If Fifties-style fun is what revs your engine, Sam Dawson reckons this £31,000 track-seasoned rarity could be a real hoot
This car comes with a few provisos for prospective buyers. Firstly, in its current state it is very much a racing car. It may have numberplates, but if you want to use it as a road car, it will need some basic things fitting like a speedometer and road tyres. The vendor will do this, but if you want to buy it in its current state you’ll need to show up at Bicester Heritage with a trailer or have it delivered.
As it is, there’s no record of the mileage and it’s never had an MoT certificate. One of the 170 Turner 950Ss built, it was exported to the US when new in 1958 as a racing car and campaigned from the start.
It has recently emerged from the long-term ownership of American historic racer Jack Gallagher, who contested several events including the Pittsburgh Vintage Grand Prix with it. Gallagher had a money-no-object approach to maintaining the car, so despite its rough-and-ready aesthetics, it is extremely sound and well prepared, complete with roll cage, plumbed-in fire-extinguisher system, aluminium radiator, a full harness, a close-ratio five-speed gearbox, and Aldon distributor and MSD ignition.
Rather than a service history, it has a racing logbook from the Vintage Sports Car Club of America, with observations on the car’s condition – all positive – from scrutineers at every event the car has contested since 1990. All restoration, repair and maintenance work over that period is evidenced with a file of receipts from K&K Enterprises of New Jersey.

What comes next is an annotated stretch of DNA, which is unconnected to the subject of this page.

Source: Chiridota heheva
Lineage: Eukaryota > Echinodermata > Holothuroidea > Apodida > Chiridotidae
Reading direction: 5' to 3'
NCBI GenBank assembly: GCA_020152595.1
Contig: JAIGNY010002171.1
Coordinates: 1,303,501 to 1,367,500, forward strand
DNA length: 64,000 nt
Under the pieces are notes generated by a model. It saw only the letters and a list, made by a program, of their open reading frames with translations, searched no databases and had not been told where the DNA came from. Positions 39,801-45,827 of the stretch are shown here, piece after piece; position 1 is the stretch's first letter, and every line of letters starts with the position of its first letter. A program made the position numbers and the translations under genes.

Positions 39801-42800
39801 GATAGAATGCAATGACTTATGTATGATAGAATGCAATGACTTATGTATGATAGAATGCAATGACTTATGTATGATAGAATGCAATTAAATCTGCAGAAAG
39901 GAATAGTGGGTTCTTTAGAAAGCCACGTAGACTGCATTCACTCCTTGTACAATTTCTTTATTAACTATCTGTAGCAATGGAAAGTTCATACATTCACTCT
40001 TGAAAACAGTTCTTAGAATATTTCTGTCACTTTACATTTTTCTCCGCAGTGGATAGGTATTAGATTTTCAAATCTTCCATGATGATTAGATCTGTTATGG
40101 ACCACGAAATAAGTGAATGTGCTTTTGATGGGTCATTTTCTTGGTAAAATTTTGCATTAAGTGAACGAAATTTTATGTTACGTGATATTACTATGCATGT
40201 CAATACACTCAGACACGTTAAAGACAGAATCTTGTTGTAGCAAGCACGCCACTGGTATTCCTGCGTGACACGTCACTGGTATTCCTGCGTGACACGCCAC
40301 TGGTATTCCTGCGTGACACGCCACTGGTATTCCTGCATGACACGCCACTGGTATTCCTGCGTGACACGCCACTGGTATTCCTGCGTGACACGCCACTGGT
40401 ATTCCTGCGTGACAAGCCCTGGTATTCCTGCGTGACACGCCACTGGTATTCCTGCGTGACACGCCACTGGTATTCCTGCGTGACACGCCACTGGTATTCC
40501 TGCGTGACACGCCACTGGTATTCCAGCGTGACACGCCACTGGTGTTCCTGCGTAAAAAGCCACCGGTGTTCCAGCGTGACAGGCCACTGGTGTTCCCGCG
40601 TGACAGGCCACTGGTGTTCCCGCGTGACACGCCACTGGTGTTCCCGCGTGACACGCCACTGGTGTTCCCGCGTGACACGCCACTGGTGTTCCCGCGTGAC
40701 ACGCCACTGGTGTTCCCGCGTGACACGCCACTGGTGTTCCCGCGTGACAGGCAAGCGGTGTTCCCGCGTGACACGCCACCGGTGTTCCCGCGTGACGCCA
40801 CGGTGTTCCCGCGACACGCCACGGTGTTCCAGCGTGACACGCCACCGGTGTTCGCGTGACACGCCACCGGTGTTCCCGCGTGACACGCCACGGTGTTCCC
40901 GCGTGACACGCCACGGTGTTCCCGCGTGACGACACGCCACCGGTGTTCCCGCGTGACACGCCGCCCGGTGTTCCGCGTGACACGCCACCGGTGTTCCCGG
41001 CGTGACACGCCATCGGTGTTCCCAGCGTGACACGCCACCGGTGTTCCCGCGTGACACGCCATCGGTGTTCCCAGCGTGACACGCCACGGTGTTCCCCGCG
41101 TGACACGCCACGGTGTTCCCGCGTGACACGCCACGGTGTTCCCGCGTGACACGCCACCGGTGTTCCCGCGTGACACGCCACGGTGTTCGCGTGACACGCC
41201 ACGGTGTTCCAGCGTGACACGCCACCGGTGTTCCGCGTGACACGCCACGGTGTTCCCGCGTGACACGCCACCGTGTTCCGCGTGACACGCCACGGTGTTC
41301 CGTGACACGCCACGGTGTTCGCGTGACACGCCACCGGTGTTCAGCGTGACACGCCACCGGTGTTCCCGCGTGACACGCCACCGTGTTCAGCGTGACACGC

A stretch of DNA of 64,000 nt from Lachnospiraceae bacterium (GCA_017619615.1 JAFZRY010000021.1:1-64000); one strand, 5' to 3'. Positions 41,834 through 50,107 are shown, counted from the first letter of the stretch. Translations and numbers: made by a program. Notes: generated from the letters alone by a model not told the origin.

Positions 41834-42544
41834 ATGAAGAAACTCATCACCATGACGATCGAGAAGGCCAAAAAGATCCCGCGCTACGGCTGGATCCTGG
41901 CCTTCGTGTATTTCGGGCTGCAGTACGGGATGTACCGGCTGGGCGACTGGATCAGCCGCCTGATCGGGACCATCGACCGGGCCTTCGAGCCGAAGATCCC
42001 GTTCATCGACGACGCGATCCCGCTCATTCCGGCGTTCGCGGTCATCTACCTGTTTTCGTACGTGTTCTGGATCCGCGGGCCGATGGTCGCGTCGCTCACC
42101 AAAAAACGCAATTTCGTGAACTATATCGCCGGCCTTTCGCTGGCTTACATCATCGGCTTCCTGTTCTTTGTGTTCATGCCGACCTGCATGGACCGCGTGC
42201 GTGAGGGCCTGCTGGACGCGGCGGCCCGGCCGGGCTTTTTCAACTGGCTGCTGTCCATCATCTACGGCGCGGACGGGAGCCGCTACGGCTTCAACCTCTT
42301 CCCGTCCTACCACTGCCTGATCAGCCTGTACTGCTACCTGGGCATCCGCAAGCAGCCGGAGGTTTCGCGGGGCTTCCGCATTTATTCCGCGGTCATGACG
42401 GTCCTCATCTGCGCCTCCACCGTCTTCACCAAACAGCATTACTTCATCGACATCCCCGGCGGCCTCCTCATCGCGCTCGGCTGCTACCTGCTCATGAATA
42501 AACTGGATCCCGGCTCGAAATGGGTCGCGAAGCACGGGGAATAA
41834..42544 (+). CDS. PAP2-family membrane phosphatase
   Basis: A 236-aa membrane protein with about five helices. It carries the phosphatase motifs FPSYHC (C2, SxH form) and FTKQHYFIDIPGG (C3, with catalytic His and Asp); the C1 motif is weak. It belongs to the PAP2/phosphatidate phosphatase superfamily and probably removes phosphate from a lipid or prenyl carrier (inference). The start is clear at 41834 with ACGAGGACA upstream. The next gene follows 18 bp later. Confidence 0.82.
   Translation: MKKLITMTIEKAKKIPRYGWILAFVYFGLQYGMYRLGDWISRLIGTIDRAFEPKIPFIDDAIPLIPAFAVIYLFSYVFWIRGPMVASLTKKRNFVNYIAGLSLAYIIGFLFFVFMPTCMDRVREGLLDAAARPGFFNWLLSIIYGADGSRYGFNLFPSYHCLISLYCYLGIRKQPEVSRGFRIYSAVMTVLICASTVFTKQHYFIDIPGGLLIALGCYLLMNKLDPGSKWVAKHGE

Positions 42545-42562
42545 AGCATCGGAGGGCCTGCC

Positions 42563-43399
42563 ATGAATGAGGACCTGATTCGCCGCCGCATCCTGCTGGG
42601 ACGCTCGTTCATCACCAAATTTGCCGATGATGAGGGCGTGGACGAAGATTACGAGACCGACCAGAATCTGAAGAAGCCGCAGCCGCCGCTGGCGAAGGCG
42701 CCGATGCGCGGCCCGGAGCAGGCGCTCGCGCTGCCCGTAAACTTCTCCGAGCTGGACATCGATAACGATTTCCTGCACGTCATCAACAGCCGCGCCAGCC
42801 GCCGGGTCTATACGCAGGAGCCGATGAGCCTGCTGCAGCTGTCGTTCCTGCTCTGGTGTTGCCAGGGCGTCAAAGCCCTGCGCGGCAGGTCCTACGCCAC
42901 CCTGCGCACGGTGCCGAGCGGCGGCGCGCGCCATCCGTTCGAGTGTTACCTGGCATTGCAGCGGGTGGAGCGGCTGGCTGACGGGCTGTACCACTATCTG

Its genuine Minilite wheels wear Dunlop Racing tyres – they look aged and will certainly need changing for road use. Inside there’s a well-worn but supportive leather bucket seat. The rim of the four-spoke wheel is similarly patinated, but not fraying. The gauges are all aftermarket items and not Fifties in style, but they all work accurately.
Being a racing car, it has separate fuel pump and ignition switches. Once flicked, the car fires up immediately and you can close the choke after just a few blips of the throttle. Once you get used to the offset pedals and the savage noise from the Turner’s side-exit exhaust, it’s actually smooth and easy to drive. Clonks and rattles are to be expected, but the suspension and steering feel taut.
The bodywork has picked up some racing scars, but they’re only slight. It’s solid, but there is evidence of old racing numbers, stonechips and scratches around the bonnet aperture. The bonnet has a few star cracks in the glassfibre, there’s a crack in the right-hand side of the bootlid, and another at the top of the driver’s side rear wheelarch. The worst bit of damage is at the bottom of the front grille, where a chunk of glassfibre beneath a bodywork support bracket is missing.
Under the bonnet, the BMC A-series engine and its ancillaries look their age but are clean. The radiator and its hoses are as good as new, and there’s clean-looking oil on the dipstick.
It’s a scruffy thing in need of aesthetic improvement, but it’ll be competitive straight out of the box – and £31k isn’t much to ask for something so rare and unusual with such potential for fun.
Engine 948cc in-line four-cylinder, ohv, two carburettors Power 43bhp @ 4750rpm Torque 50lb ft @ 2000rpm 0-60mph 13.6sec Top speed 96mph Length 3556mm Width 1440mm